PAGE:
J Res Natl Bur Stand (1977), 87 (1982), pp. 377-385
[18]
I. Bakbergenuly, D.C. Hoaglin, E. Kulinskaya.
Methods for estimating between-study variance and overall effect in meta-analysis of odds ratios.
Res Synth Methods, 11 (2020), pp. 426-442
[19]
D. Langan, J.P.T. Higgins, D. Jackson, J. Bowden, A.A. Veroniki, E. Kontopantelis, et al.
A comparison of heterogeneity variance estimators in simulated random-effects meta-analyses.
Res Synth Methods, 10 (2019), pp. 83-98
[20]
A.A. Veroniki, D. Jackson, W. Viechtbauer, R. Bender, J. Bowden, G. Knapp, et al.
Methods to estimate the between-study variance and its uncertainty in meta-analysis.
Res Synth Methods, 7 (2016), pp. 55-79
[21]
J.P. Guevara, J.A. Berlin, F.M. Wolf.
Meta-analytic methods for pooling rates when follow-up duration varies: a case study.
BMC Med Res Methodol, 4 (2004), pp. 17
[22]
V. Hasselblad, D.C. McCrory.
Meta-analytic tools for medical decision making: a practical guide.
Med Decis Making, 15 (1995), pp. 81-96
[23]
J.P.T. Higgins, J. Thomas, J. Chandler, M. Cumpston, T. Li, M.J. Page, et al.
Cochrane handbook for systematic reviews of interventions version 6.3: Cochrane.
(2022),
[24]
Cochrane handbook for systematic reviews of interventions, version 5.1.0,
[25]
J.P. Higgins, S.G. Thompson, D.J. Spiegelhalter.
A re-evaluation of random-effects meta-analysis.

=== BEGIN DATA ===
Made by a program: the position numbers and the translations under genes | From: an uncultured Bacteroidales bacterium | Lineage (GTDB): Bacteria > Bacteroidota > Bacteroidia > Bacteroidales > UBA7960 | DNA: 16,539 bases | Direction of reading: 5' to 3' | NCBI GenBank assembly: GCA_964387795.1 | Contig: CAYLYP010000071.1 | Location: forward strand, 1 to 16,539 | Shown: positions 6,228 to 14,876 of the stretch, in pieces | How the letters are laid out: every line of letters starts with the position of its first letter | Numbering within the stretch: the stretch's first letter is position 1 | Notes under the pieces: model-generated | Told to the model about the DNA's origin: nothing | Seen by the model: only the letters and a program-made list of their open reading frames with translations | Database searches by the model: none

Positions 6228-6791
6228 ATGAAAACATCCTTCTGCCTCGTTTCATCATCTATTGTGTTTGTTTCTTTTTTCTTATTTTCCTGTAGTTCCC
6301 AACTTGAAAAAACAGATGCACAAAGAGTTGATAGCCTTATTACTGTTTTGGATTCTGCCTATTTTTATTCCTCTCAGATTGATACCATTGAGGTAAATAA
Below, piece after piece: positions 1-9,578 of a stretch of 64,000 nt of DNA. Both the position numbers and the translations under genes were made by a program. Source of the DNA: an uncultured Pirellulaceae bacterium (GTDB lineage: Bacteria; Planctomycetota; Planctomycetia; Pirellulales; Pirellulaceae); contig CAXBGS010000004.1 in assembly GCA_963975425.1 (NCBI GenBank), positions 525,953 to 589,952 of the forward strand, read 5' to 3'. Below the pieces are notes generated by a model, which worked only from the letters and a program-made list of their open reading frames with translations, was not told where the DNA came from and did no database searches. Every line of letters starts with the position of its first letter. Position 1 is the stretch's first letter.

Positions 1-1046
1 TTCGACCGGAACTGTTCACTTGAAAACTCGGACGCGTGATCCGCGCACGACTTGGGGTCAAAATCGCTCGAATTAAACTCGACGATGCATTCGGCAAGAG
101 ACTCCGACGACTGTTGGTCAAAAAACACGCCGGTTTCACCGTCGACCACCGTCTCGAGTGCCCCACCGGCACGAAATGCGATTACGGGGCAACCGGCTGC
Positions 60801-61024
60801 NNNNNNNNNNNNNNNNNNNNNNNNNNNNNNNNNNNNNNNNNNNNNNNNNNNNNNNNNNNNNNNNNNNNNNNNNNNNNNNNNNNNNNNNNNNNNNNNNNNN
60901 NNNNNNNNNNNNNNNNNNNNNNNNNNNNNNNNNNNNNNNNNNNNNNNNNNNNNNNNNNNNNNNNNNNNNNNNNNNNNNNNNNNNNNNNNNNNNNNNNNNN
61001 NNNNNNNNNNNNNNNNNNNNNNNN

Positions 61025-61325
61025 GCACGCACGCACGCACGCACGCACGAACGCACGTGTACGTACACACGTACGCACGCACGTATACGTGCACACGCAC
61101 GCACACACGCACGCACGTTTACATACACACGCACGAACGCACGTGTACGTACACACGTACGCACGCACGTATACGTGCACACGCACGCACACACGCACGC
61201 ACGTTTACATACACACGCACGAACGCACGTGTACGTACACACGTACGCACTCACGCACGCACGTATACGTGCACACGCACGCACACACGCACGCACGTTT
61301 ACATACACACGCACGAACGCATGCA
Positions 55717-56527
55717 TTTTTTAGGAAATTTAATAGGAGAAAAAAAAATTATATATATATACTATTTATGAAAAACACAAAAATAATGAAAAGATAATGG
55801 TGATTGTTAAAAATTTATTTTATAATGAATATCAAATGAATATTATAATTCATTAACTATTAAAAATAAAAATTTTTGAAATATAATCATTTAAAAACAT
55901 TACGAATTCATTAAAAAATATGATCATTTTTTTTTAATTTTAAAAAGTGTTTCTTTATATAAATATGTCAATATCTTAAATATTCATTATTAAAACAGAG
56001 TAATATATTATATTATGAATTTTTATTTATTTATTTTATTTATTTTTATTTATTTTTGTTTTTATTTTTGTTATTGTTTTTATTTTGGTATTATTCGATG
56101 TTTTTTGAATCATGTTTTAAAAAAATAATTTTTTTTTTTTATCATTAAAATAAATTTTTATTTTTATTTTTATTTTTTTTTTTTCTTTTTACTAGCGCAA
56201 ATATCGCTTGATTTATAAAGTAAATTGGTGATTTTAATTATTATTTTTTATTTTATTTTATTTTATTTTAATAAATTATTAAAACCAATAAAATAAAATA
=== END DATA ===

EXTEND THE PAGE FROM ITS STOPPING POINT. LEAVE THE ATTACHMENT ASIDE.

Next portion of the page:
J R Stat Soc Ser A Stat Soc, 172 (2009), pp. 137-159
[26]
J. IntHout, J.P. Ioannidis, M.M. Rovers, J.J. Goeman.
Plea for routinely presenting prediction intervals in meta-analysis.
BMJ Open, 6 (2016), pp. e010247
[27]
G. Boman, U. Backer, S. Larsson, B. Melander, L. Wahlander.
Oral acetylcysteine reduces exacerbation rate in chronic bronchitis: report of a trial organized by the Swedish Society for Pulmonary Diseases.
Eur J Respir Dis, 64 (1983), pp. 405-415
[28]
M. Borgia, N. Sepe, M. Ori-Belometti, R. Borgia.
Confronto tra acetilcisteina e placebo nel trattamento a lungo termine della bronchite cronica. Esperienza controllata double-blind.
Gaz Med It, 140 (1981), pp. 467-472
[29]
C. Grassi, G.C. Morandini.
A controlled trial of intermittent oral acetylcysteine in the long-term treatment of chronic bronchitis.
Eur J Clin Pharmacol, 09 (1976), pp. 393-396
[30]
N.C. Hansen, A. Skriver, L. Brorsen-Riis, S. Balslov, T. Evald, N. Maltbaek, et al.
Orally administered N-acetylcysteine may improve general well-being in patients with mild chronic bronchitis.
Respir Med, 88 (1994), pp. 531-535
[31]
R. Meister.
Langzeittherapie mit Acetylcystein Ret2 rd-Tab7 alter’ bei Patienten mit chronischer Bronchitis Eine doppelblinde-placebokontrollierte.
Studie Forum des Praktischen und Allgemein-Arztes, 25 (1986),
[32]
G.D. Parr, A. Huitson.
Oral Fabrol (oral N-acetyl-cysteine) in chronic bronchitis.
Br J Dis Chest, 81 (1987), pp. 341-348
[33]
I.M. Jackson, J. Barnes, P. Cooksey.
Efficacy and tolerability of oral acetylcysteine (Fabrol) in chronic bronchitis: a double-blind placebo controlled study.
J Int Med Res, 12 (1984), pp. 198-206
[34]
G.A.B. Babolini, G. Cornia.
Long-term oral acetylcysteine in chronic bronchitis. A double-blind controlled study.
Eur J Respir Dis Suppl, 111 (1980), pp. 93-108
[35]
J.B. Rasmussen, C. Glennow.
Reduction in days of illness after long-term treatment with N-acetylcysteine controlled-release tablets in patients with chronic bronchitis.
Eur Respir J, 1 (1988), pp. 351-355
[36]
T. Schermer, N. Chavannes, R. Dekhuijzen, E. Wouters, J. Muris, R. Akkermans, et al.
Fluticasone and N-acetylcysteine in primary care patients with COPD or chronic bronchitis.
Respir Med, 103 (2009), pp. 542-551
[37]
A.A. Bachh, N.N. Shah, R. Bhargava.
Effect of oral N-acetylcysteine in COPD – a randomised controlled trial.